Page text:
Breakfast & Lunch & Tea at Tiffany’s

Breakfast & Lunch & Tea at Tiffany's - Table Settings

Among the most affordable, yet quintessentially chic purchases at Tiffany & Co. are the delectable meals at the Blue Box Café.

By Katie Weisman

To have breakfast at Tiffany & Co., you no longer have to arrive at daybreak in a black satin Givenchy gown and multi-strand pearls with a Danish and a coffee in hand like Audrey Hepburn did in the iconic Breakfast at Tiffany’s film. Today, instead of nibbling on a pastry and admiring Tiffany’s windows from the street, you can eat inside the storied landmark at Tiffany’s new Blue Box Café. However, you will need reservations at least a month in advance.


Tiffany’s eatery opened last November to much fanfare. Lines wrapped around the company’s 57th Street and Fifth Avenue corner flagship store. Visitors waited up to two hours, not for some hot chef, but for breakfast, lunch, and tea, which feature seasonal and regionally sourced fare for $29, $39, and $49, respectively. The prix-fixe breakfast includes coffee or tea, a croissant with trimmings and fruit salad, and dishes including truffle eggs, or the New York classic bagel with Nova Scotia salmon and cream cheese. The prix-fixe two-course lunch offers light starters such as a mushroom soup with a sage crisp or a chopped salad, followed by a main course, which could be the club sandwich named for company founder Charles Lewis Tiffany or an olive-oil poached salmon with Osetra caviar and “smashed” potatoes. Tea comes with all the finery of delicate finger sandwiches and indulgent sweets. No more waiting in line; the wait is limited to the minutes before 9 a.m. when reservations open 30 days in advance on the Resy online application.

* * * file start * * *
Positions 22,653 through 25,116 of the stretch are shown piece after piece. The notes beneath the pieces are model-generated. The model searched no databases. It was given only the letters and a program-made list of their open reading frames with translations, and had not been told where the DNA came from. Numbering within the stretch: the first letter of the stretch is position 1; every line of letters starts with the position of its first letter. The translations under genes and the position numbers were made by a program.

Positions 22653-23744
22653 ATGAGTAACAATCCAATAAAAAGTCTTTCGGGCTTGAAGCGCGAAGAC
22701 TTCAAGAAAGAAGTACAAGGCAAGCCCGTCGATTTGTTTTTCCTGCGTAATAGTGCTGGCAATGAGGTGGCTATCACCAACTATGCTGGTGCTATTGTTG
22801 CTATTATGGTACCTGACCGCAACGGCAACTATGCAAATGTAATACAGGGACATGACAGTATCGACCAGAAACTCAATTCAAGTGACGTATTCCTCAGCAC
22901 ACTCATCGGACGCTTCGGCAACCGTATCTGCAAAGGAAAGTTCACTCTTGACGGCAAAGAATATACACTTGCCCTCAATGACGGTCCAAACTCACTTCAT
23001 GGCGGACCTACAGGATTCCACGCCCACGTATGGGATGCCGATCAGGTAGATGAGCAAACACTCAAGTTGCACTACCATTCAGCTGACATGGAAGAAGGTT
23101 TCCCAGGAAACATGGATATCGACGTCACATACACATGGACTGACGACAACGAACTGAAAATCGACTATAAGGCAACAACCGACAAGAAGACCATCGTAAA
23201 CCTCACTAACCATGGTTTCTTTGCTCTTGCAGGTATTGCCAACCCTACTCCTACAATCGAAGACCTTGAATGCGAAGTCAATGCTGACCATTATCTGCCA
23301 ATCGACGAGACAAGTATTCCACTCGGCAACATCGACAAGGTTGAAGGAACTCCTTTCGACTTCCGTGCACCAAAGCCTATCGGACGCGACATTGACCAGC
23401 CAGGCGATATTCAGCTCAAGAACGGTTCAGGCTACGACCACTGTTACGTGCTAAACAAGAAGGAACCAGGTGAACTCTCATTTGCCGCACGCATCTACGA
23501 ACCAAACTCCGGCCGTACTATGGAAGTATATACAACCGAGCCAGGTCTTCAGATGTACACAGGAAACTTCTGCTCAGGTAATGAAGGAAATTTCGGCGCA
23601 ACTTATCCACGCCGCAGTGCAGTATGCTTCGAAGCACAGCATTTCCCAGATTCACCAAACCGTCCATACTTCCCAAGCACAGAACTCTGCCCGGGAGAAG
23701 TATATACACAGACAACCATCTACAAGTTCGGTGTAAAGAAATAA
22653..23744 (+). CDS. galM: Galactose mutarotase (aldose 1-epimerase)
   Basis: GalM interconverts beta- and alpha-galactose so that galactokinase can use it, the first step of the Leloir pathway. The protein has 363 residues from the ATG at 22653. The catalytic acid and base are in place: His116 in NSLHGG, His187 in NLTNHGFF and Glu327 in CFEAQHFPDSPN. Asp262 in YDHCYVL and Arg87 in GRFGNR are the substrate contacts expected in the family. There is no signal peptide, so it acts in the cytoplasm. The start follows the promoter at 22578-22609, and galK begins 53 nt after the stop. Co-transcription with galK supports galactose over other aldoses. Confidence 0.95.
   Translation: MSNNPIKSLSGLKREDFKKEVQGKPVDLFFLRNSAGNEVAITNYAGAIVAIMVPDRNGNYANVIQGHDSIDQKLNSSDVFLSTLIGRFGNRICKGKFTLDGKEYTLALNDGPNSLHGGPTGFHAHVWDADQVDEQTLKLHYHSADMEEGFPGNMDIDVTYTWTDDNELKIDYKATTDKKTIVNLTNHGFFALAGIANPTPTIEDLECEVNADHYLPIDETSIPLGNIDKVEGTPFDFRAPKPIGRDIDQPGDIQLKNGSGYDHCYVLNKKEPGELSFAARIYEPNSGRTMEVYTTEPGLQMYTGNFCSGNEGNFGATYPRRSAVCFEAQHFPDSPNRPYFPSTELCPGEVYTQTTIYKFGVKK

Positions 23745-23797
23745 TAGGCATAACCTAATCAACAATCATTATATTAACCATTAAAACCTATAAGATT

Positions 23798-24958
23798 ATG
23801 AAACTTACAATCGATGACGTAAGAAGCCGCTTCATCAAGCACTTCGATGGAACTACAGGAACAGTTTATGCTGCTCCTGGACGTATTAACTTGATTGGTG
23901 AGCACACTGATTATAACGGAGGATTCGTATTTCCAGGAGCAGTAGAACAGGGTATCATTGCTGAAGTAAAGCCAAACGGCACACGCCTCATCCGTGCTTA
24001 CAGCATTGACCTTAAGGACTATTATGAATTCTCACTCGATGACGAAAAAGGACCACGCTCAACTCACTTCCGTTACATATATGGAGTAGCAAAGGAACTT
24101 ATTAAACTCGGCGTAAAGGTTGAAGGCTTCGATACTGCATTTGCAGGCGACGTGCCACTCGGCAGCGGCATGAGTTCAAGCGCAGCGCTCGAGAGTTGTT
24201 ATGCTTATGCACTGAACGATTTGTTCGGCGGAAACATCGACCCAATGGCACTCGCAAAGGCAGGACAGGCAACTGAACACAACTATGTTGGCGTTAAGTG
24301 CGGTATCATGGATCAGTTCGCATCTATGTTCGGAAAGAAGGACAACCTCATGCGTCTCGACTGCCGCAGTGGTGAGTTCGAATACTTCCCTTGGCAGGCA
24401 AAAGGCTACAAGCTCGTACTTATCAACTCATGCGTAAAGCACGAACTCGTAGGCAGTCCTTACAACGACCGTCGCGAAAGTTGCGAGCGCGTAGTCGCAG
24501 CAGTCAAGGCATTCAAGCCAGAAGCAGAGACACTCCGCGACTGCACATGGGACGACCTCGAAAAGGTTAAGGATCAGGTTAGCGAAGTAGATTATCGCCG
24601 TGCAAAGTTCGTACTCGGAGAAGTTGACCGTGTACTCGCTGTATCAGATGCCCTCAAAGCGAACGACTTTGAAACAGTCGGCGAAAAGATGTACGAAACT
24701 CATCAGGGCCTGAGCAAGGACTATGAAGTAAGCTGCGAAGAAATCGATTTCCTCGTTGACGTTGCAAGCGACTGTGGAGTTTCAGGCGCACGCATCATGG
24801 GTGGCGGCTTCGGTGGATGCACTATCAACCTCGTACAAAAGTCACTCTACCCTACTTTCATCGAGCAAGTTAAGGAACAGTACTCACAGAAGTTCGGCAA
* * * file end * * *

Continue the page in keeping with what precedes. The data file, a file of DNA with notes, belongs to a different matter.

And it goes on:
If you guessed that the Blue Box Café’s main color scheme is Tiffany Blue, you guessed right! This robin’s egg hue drenches the space from the upholstery on the chairs and banquettes to tabletop accessories like the white and Tiffany Blue salt-and-pepper shakers or the stunning plates, which are dipped in a Tiffany Blue glaze. These are all touches from designer Reed Krakoff who was named Tiffany’s chief artistic officer at the beginning of 2017 and who made this elegant eatery one of his first major projects.

While many of New York’s posh department and specialty stores have thriving boutique restaurants including Tiffany neighbors Bergdorf Goodman with its Kelly Weastler-designed BG, or Barneys New York and its Freds, which has earned a reputation as a major power meal spot, Tiffany had offered nothing. The cafe’s opening marked the relaunch of Tiffany’s fourth floor, devoted to home accessories and a new collection of luxury “Everyday Objects” under Krakoff’s direction. The newly renovated fourth floor also features a baby boutique and a Tiffany fragrance lab, among other specialty corners. Krakoff, the longtime creative director of Coach, and who launched his own luxury label in 2010 that recently closed, is the first designer to be part of Tiffany’s top executive team.

“Both the café and redesign of the Home & Accessories floor reflect a modern luxury experience,” said Krakoff in a press statement. “The space is experimental and experiential – a window into the new Tiffany.”

The new “Everyday Objects” collection features simple luxury splurges including porcelain “paper” coffee cups in Tiffany Blue with a white rim for $95 or a silver coffee can with a gold vermeil interior for $1,000. There are crazy straws in sterling silver for $250 and gold or rose gold vermeil for $350. And, if you enjoyed the china, crystal, and silverware at the Blue Box Café, you can shop for them on the same floor right after your meal; the color-block plates in bone china are $70, and the mouth-blown lead crystal tumblers with the Tiffany & Co. seal are $65.

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